Document Type


Publication Date



A detailed analysis of the common law during the Framers’ era, and of how it reflected the Fourth Amendment’s restrictions, shows that many judges believed they could issue search warrants without independently assessing the adequacy of probable cause, and that this view persisted even after the Fourth Amendment became effective. This conclusion challenges the leading originalist account of the Fourth Amendment, which Professor Thomas Davies published in the Michigan Law Review in 1999.

Learned treatises in particular, and to a lesser extent a few case decisions, had articulated a judicial duty to monitor probable cause. But it is a mistake to presume that the law was necessarily implemented in accordance with this elite guidance. This is because justices of the peace, the non-elite judges who actually issued search warrants, had reason to believe that judicial sentryship of probable cause was often optional. Evidence supporting this conclusion can be found in treatises, manuals for justices of the peace, legal forms, civil search statutes, and case law, as well as in the extended development of probable cause sentryship jurisprudence, which continued well past 1960. American justice of the peace manuals and legal forms play a particularly important role in this story, as it is likely they had a profound influence on search warrant procedure given the laxity in legal education and judicial training, as well as the limitations on legal research, during the Framers’ era.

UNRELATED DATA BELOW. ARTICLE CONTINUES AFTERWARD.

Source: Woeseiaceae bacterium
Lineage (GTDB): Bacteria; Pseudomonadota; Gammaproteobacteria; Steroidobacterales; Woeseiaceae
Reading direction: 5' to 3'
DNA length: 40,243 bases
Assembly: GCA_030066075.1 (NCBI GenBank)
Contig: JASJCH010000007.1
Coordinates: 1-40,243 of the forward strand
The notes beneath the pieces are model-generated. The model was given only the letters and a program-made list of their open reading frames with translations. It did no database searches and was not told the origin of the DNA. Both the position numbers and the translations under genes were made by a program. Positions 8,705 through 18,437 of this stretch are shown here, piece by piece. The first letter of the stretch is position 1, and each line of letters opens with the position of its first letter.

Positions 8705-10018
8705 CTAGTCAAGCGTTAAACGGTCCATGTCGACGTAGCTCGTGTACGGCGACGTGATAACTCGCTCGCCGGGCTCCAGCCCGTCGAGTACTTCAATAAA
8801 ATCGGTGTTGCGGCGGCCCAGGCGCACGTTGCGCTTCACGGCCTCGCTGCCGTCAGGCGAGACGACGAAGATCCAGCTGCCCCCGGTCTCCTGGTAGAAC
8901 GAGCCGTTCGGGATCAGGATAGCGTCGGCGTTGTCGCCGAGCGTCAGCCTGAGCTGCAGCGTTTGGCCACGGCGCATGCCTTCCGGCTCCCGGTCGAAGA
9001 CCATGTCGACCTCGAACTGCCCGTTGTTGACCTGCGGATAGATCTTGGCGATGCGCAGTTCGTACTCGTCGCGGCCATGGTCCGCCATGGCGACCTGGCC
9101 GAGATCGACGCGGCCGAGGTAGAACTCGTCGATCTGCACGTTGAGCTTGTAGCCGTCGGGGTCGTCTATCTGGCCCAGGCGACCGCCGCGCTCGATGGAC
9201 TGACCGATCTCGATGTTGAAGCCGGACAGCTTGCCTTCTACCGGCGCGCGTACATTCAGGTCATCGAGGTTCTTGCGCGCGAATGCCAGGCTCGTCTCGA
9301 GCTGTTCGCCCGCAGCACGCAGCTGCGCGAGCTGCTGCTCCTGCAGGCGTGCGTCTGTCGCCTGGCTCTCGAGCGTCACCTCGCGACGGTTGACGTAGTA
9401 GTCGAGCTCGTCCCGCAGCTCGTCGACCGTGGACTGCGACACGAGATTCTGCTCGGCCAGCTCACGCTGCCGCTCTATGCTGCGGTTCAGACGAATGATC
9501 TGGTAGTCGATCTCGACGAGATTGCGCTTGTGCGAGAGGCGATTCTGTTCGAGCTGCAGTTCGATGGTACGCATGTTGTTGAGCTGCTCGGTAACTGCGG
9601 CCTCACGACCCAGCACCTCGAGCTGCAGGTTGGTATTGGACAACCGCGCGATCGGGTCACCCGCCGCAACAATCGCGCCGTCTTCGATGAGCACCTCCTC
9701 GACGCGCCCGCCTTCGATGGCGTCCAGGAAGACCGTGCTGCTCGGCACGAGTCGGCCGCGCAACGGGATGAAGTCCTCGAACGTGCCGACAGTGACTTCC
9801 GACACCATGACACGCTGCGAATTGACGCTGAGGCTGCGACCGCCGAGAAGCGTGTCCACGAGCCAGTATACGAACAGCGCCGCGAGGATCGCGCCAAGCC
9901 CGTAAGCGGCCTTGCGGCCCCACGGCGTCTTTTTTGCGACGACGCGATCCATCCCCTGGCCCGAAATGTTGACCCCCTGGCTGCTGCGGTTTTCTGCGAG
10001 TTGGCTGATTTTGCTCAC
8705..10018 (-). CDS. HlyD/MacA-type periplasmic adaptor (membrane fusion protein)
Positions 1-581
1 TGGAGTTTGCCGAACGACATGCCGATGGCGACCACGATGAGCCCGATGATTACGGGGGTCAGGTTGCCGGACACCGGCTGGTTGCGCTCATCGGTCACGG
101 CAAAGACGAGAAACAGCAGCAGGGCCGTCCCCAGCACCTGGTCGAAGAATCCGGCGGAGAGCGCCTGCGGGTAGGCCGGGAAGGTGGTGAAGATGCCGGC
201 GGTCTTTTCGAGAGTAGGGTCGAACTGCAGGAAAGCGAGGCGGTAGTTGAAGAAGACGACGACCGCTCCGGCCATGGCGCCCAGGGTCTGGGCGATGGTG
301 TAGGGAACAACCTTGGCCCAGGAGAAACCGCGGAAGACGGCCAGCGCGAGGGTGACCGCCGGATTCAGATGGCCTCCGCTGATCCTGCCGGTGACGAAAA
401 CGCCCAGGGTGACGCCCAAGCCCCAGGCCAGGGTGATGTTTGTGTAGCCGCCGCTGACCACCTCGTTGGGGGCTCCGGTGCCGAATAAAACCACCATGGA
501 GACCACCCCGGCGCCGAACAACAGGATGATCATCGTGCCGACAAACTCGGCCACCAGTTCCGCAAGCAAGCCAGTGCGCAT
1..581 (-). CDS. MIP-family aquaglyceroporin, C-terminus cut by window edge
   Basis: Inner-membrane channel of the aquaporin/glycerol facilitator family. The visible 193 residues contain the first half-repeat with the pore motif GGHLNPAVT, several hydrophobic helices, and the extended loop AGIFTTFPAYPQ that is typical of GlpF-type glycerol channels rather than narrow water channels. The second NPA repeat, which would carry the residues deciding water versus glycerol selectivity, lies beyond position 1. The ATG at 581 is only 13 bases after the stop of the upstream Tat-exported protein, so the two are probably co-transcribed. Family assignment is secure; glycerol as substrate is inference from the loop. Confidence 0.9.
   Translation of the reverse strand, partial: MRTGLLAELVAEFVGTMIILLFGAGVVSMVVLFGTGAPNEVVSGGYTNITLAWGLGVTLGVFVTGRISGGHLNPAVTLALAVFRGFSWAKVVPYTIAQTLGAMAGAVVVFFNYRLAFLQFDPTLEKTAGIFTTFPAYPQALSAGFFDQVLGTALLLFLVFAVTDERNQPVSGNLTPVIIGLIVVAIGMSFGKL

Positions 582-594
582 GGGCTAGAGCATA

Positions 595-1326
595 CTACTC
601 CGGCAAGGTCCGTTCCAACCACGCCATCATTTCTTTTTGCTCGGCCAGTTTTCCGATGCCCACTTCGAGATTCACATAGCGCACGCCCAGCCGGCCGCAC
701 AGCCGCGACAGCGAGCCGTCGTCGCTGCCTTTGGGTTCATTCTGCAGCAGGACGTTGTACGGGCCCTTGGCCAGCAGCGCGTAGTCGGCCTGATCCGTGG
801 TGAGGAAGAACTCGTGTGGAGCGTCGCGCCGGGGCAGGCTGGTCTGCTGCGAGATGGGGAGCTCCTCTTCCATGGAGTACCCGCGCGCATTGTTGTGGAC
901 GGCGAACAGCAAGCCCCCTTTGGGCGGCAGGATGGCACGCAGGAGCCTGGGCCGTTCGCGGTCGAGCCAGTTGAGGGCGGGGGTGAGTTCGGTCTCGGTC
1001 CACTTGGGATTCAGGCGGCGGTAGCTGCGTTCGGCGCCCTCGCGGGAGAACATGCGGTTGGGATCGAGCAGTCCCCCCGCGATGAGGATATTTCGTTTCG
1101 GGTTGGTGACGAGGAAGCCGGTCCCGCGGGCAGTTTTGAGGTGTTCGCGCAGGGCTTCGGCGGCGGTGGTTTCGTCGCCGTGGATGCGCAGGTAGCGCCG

This article challenges our current understanding of the Fourth Amendment, including the relationship between its Reasonableness and Warrant clauses, raises questions about originalism, and contributes to our understanding of the sources and methods used by judges during the Framers’ era, as well as by historians today. These topics will continue to be explored in a future article, which will focus in much greater detail upon statutory law from the Framers’ era.